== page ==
Systematic reviews aim to address the problems by identifying, critically evaluating, and integrating the findings of all relevant, high-quality individual studies addressing one or more research questions.

A review of a clearly formulated question that uses systematic and explicit methods to identify, select, and critically appraise relevant research, and to collect and analyze data from the studies that are included in the review (Cochrane Collaboration, 2014).

Why Systematic Reviews?

An efficient way to access the body of research

  1. saves time required for searching
  2. critical appraisal
  3. interpretation of results

Systematic Reviews are efficient, bringing together the whole body of research answering a specific question, and saving readers the time and expertise required to locate, appraise, and interpret the results.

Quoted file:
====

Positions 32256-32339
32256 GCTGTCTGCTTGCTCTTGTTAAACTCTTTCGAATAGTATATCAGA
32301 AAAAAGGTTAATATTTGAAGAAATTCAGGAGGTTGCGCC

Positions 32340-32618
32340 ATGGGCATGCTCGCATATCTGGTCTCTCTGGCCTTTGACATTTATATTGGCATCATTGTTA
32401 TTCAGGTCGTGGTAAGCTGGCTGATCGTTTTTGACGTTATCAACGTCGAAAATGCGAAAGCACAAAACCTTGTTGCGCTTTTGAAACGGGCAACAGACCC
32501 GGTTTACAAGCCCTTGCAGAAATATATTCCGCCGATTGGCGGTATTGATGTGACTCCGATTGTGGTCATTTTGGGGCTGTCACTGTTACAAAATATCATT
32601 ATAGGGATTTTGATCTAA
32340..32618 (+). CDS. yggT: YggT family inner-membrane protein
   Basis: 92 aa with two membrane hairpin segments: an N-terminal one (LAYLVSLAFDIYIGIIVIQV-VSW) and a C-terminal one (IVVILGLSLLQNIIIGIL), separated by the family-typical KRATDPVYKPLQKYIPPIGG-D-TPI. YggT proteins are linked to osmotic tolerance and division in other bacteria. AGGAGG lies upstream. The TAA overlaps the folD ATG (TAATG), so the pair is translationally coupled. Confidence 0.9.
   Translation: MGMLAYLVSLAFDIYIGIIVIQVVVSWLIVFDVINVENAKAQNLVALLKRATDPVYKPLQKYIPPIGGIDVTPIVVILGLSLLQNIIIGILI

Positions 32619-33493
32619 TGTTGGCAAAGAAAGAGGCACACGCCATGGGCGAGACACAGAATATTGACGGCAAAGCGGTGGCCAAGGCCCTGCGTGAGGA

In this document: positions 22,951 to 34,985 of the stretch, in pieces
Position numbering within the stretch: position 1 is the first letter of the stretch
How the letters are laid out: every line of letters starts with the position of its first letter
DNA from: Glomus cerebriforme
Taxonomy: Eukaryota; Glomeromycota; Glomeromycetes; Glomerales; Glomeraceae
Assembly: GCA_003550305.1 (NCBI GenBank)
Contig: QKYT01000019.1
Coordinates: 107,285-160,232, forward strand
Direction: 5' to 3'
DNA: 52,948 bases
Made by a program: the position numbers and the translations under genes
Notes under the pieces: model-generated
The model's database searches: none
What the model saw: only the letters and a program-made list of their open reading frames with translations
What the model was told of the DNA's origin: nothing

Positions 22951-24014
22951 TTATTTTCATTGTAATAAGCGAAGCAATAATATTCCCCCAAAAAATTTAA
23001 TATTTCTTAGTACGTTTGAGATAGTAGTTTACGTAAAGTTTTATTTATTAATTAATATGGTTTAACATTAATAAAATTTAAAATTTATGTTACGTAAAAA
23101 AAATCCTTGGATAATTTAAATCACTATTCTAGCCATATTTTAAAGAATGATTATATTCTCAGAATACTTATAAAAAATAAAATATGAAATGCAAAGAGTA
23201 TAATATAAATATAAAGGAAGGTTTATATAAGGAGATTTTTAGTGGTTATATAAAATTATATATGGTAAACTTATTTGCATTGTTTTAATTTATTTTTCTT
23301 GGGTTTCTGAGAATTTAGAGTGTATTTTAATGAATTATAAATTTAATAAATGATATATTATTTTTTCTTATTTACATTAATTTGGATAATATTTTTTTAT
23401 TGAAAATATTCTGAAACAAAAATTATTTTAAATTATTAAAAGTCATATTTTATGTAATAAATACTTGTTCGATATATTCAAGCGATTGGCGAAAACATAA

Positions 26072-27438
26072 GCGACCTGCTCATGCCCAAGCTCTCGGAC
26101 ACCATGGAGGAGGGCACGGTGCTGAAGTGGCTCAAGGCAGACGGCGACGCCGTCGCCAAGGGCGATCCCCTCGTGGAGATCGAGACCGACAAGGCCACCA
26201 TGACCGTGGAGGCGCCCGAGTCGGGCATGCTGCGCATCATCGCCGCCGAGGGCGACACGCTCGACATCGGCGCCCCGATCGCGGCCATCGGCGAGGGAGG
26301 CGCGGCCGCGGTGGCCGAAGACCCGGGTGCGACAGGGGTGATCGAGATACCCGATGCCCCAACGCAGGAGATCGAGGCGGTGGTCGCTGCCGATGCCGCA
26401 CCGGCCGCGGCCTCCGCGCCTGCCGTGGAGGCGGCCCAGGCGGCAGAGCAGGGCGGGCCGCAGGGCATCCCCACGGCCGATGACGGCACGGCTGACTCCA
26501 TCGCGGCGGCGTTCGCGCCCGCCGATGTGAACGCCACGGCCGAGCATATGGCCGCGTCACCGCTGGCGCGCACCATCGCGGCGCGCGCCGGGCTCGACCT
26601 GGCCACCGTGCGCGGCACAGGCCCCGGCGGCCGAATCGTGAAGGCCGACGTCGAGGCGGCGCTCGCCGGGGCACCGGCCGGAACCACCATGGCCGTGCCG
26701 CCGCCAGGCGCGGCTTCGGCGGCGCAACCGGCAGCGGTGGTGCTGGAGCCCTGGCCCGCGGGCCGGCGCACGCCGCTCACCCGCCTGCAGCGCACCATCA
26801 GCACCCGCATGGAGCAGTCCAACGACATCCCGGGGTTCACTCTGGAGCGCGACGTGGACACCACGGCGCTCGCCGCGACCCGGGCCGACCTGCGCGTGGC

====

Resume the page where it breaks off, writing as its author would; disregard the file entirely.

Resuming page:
Explore differences between studies. Unlike a single study, a systematic review can help us explore the differences between studies, identifying those factors that influence the effect of an intervention.

A reliable basis for decision making

  1. unbiased selection of relevant information
  2. useful for health care, policy, future research

A way to identify research gaps in our current understanding of a field

A way to find methodological concerns which need to address in the future research

It also provides insight into a relevant question whether there is any need for further research or not, if needed what should be done.

The process of conducting a review itself is beneficial for the new researchers as it refines their knowledge on the area of interest, helps in developing new research ideas, provides a chance to learn critical analysis and how to synthesize the existing literature.